( PR4US.com | Press Release | 2020-01-10 10:19:54 )
The OS0 lidar sensor
With an ultra-wide >90° vertical field of view and 128 lines of resolution, the OS0 is in a class of its own. Available today, this sensor delivers extremely high resolution to solve near-range sensing for robotics and autonomous vehicles. For applications with fewer perception or object classification needs, Ouster also makes an OS0 with 32 channels. This sensor enables indoor or outdoor robots to avoid obstacles at relatively high speeds, and can replace a series of smaller sensors with a single wide field of view lidar sensor.
The OS2-128 long-range lidar sensor
The next step forward in high-speed autonomy, the OS2-128 has a range of up to 240 meters and the highest resolution of any sensor available today, at a fraction of the cost. The OS2-128 occupies the extreme end of the performance spectrum, on par with the highest resolution sensors available and at a fraction of the price. With vertical angular resolution at a tight 0.18° uniformly across a 22.5° vertical field of view, the OS2-128 enables long-range, high speed perception for autonomous vehicles and high-altitude survey drones.
The OS2-128 produces incredible imagery using its proprietary ASIC and SPAD photon detectors. The imagery you see below is not a camera – it’s a lidar sensor measuring photons returned from laser pulses. This unique technology has no peer in the lidar industry, and unlocks a range of 2D/3D transformation techniques to improve object classification.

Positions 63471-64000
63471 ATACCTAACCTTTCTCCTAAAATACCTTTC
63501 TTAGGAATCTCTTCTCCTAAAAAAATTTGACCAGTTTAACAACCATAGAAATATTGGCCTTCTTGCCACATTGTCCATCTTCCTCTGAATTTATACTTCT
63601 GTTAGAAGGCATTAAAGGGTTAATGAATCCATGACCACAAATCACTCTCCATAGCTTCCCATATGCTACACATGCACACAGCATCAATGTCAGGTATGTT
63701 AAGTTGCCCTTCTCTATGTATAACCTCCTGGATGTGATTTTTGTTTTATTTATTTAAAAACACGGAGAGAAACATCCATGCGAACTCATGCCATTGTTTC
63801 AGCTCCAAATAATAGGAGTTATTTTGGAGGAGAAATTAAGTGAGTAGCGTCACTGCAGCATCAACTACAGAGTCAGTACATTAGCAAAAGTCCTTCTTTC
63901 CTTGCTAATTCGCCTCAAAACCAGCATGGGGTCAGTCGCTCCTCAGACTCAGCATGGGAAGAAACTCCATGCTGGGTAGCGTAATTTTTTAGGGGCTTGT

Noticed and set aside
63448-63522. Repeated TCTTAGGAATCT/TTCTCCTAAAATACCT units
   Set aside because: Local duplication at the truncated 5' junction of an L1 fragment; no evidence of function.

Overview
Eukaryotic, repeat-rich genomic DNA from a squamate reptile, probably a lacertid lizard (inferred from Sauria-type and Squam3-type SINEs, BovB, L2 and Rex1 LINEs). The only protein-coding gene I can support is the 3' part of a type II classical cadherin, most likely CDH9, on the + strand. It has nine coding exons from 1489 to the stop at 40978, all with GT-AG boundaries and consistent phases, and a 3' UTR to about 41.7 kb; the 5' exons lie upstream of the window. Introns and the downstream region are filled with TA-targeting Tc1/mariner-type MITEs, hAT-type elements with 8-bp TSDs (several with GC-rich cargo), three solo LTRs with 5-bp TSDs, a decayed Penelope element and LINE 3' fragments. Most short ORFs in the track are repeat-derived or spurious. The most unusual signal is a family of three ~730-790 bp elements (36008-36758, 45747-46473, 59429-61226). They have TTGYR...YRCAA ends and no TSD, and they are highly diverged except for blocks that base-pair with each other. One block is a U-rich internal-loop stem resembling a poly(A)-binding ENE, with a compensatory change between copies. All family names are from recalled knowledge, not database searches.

32 channel version of the OS0 and OS2
Using Ouster’s patented digital lidar design, we are able to offer 32 channel versions of the OS0 and OS2 at a reduced cost for projects with tight budgets that still need as much resolution as they can get.
New beam configurations
On 32 and 64 channel sensors, Ouster now offers 4 different beam pattern options for your unique needs.Ouster’s 128 beam lidar sensors employ an evenly spaced beam pattern for consistent angular resolution throughout the field of view. Even beam spacing is also the standard configuration on all 16, 32, and 64 beam sensors; however, with fewer beams, it can be helpful to cluster beams to achieve higher angular resolution in portions of the field of view.